The exceptionally lively overture leaves no question in the mind of the listener that the story to follow will be a comic one.
Giuseppe Verdi (1813-1901) Witches Excerpts from Act 1 and Act 3 of Macbeth (1847)
Giuseppe Verdi was born in Italy in Roncole, near Busseto, on October 9th or 10th, 1813, and died on January 27, 1901, in Milan. Following the era of Vincenzo Bellini, Gaetano Donizetti, and Gioachino Rossini, Verdi dominated the Italian opera scene, and already when he was in his thirties had become one of the preeminent opera composers in history. Macbeth, premiered in 1847 at the Teatro della Pergola in Florence, was his 10th opera and marked something very different in his writing. He had long been obsessed and fascinated by Shakespeare. "He is one of my favorite poets. I have had him in my hands [in Italian translations] from my earliest youth."
As he began working on Macbeth, he wrote to his librettist, "This tragedy is one of the greatest creations of man... If we can't make something great out of it, let us at least try to do something out of the ordinary." Verdi certainly was inspired to write an opera that is as gripping as it is original and, in many ways, independent of tradition. He was fiercely invested in its performance. We know from the singers that he rehearsed them endlessly -- even between acts during its premiere. The work had success, but almost 20 years later Verdi returned to it and revised and expanded it for a French version given in Paris on April 19, 1865.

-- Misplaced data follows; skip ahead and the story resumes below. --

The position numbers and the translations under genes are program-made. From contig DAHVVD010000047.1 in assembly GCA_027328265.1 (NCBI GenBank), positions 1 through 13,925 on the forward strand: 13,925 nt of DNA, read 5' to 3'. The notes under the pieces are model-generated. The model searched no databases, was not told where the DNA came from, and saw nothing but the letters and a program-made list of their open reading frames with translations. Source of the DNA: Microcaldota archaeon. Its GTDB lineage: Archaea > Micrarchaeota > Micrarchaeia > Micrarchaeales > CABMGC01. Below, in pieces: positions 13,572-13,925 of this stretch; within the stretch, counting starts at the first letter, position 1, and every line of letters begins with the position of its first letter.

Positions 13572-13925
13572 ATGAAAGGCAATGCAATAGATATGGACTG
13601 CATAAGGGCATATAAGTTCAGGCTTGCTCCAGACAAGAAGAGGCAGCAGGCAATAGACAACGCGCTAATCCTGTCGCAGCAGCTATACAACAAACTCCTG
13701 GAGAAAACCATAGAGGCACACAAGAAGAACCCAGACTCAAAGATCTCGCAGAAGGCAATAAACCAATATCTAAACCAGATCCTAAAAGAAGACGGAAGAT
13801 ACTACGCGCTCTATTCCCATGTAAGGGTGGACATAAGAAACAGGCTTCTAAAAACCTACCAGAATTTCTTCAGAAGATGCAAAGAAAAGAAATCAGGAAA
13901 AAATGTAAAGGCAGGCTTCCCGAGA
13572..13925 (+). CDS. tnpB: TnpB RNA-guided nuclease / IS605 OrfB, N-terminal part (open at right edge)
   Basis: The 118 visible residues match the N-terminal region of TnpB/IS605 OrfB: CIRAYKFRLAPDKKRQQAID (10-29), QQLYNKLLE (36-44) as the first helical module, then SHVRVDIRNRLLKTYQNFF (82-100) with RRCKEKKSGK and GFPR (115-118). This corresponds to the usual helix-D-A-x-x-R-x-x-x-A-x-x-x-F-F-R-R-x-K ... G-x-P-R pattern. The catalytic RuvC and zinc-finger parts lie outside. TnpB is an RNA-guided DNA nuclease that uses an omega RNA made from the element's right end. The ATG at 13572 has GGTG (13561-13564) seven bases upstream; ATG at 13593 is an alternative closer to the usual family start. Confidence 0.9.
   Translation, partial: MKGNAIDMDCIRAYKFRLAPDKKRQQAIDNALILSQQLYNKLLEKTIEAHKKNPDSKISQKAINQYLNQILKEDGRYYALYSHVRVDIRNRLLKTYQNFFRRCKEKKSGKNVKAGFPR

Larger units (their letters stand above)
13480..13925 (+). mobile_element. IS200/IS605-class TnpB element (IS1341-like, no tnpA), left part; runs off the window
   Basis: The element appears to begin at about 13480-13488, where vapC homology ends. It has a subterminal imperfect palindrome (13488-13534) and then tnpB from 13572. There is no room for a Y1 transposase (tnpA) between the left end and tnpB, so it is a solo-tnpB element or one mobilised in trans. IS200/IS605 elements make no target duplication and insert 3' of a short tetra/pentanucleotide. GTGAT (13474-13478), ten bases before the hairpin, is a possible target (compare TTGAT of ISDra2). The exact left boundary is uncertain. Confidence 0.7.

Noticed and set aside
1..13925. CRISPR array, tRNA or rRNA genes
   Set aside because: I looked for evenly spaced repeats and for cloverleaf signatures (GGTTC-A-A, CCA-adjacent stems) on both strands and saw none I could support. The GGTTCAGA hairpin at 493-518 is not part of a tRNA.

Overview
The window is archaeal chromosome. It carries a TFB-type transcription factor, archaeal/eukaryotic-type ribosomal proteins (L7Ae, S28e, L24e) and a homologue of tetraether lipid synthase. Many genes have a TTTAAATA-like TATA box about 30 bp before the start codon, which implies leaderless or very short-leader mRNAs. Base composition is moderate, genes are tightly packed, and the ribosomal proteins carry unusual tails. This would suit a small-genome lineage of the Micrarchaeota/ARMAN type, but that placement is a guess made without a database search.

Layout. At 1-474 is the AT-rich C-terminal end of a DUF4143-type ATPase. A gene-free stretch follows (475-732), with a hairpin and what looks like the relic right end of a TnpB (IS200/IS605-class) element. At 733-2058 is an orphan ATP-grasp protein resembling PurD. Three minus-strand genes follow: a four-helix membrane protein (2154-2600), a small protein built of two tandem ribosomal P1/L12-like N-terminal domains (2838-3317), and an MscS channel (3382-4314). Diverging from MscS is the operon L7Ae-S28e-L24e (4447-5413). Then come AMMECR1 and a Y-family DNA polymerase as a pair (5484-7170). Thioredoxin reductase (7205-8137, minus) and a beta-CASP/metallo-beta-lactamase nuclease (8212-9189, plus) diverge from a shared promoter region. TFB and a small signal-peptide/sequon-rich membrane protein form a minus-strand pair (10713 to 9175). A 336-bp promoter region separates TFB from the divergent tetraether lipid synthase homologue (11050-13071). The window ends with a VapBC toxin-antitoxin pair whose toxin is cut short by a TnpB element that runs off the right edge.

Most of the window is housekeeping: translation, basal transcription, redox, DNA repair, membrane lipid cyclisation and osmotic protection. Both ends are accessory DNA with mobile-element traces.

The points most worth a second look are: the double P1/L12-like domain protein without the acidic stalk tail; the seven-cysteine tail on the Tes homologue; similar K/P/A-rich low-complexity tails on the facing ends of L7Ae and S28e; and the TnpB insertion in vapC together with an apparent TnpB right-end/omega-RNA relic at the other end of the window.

For our special witches Halloween concoction, we link two excerpts from the Italian version of the opera. We start with Act 1, Scene 1 in a forest when the three witches first appear amidst thunder and lightning. They exchange greetings and cackle over their doings until a snare drum interrupts, alerting them to the arrival of Macbeth, who has come to consult them and divine what he can from their strange predictions. Our music then segues to Act 3 where we find the witches in a dark cave stirring a large cauldron of a bubbling brew. After each witch describes hearing a mysterious call — signaling that the time is right for them to make their ghastly stew — they gleefully dance around the pot. Verdi's music is spirited and strange. In minor keys, it makes his figures spritely and fey rather than terrifying. Here is a "tidbit" from their verses:
Witch 1. Three times the cat has mewed Witch 2. Three times the hoopoe has mourned and wailed. Witch 3. Three times the porcupine has yelped to the wind. ALL: This is the hour! Come, let us dance quickly round the cauldron and mix powerful brews. Sisters, to work! The water is steaming, crackling and bubbling.
Our three soloists, Erika Walker Duderstadt, Sierra McCorvey and Rebecca Enlow, will be portraying the witches in Opera Western Reserve's upcoming production of Macbeth at Stambaugh Auditorium on November 15, 2019.
(Notes by Susan Davenny Wyner)
Ellen Taaffe Zwilich (b.1939) Upbeat! for Orchestra (1998)
Born in Miami, Florida, on April 30, 1939, Ellen Taafe Zwilich is the first woman to be awarded the Pulitzer Prize in composition (for her Symphony No. 1, composed in 1982.) Her music is widely performed and ranges from pieces for small ensembles to large forces. She began composing as a child and performed as a violinist in the American Symphony Orchestra (1965–72) under conductor Leopold Stokowski at a time when there were few women musicians in the major orchestras. In 1975 she became the first woman to receive a doctorate in composition from the Juilliard School. After the death of her husband in 1979 she said her music changed and she wanted to write in a way that spoke more directly and warmly to the audience. Her pieces are marked by vigor and assertiveness and clarity, and she describes her compositional process as often being generated from initial motives or themes, even in large scale works.